Two promising developments emerged Tuesday from the Modesto Irrigation District, which has spent most of the past year embroiled in controversies.
First is a tentative settlement with Black & Veatch, the firm that designed and was supposed to oversee construction of the expansion of the water treatment plant. There have been major design and construction problems at the plant that the MID has said could cost $30 million on top of the $63 million original price tag.
We don't know any details of the settlement, which must be approved by the judge in the federal court where the lawsuit was filed.
It is reassuring that Modesto Mayor Garrad Marsh said the settlement won't cost anything for the MID or the city of Modesto. While the MID is building the plant and will own it, the city will buy all the treated water from it for households and businesses in Modesto and the other communities served by the city water supply.
We believe that the terms of this settlement should be made public by the court or by one of the two public entities involved.
It's understandable that Black & Veatch would prefer not to release any details that might amount to an acknowledgment that it made serious mistakes. Competition is tough among the big firms like this, and Black & Veatch is among the biggest. Engineering News-Record put it 14th in the world on a list of the top 500 design firms and 41st largest on its list of the top 400 construction firms worldwide. However, the MID and city have a bigger responsibility to their constituents than to Black & Veatch.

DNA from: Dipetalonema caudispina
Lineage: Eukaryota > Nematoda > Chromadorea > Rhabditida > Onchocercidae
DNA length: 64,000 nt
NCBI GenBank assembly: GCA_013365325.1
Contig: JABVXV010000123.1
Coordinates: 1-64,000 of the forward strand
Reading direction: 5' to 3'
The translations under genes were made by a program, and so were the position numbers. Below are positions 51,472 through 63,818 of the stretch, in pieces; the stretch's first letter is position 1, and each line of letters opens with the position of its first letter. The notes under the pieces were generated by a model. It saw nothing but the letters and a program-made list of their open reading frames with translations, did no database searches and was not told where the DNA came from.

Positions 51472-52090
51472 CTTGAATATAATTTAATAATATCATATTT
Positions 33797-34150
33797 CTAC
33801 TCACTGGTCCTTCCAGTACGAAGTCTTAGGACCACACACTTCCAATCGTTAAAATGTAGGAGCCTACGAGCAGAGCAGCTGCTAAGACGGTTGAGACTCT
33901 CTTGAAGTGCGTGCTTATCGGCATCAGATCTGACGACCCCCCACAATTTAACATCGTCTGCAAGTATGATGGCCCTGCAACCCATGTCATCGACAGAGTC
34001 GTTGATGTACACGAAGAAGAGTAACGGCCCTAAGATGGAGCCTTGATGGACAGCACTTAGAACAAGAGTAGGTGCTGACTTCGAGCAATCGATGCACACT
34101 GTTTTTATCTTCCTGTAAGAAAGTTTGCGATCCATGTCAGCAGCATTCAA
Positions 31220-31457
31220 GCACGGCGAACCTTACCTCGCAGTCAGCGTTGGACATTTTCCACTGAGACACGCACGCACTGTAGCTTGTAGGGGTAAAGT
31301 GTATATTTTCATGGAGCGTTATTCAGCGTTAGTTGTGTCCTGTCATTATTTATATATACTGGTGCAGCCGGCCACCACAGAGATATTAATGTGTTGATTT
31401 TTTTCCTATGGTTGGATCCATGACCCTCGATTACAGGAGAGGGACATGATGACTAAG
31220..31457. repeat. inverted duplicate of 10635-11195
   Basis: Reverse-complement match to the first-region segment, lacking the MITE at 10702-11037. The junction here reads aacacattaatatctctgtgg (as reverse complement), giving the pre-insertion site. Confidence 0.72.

Meanwhile, the MID and city are still in settlement talks with the main contractor, Western Summit Constructors of Denver, and two subcontractors. Whatever the outcome there, as well, we believe the citizens deserve a full accounting of monetary settlement and of legal costs.
The construction delays have not created serious problems so far for the city. The demand for water is not as high as expected when this project was started, for several reasons: the slowdown in new homes, business cutbacks and reduced water use as Modestans go to meters. With the plant now scheduled for completion in 2014-15, if the economy turns around, we anticipate the water surely will be needed by that time.
The second positive development is that the MID board has agreed to use an advisory committee to help it assess its need for water system improvements and how they should be paid for.
The makeup of the committee will be crucial, but we think that the MID's elected directors will recognize the need for people who can start a fresh conversation on this subject, regardless of their positions on the abandoned plan to sell water to San Francisco. Of course the meetings of the advisory committee, once formed, should be fully open to the public.
Using an advisory committee will slow down process but will give it credibility that the previous process lacked. Ultimately, the decisions rest with the five directors, three of whose terms expire in 2013. The stage is already set for that to be a significant election.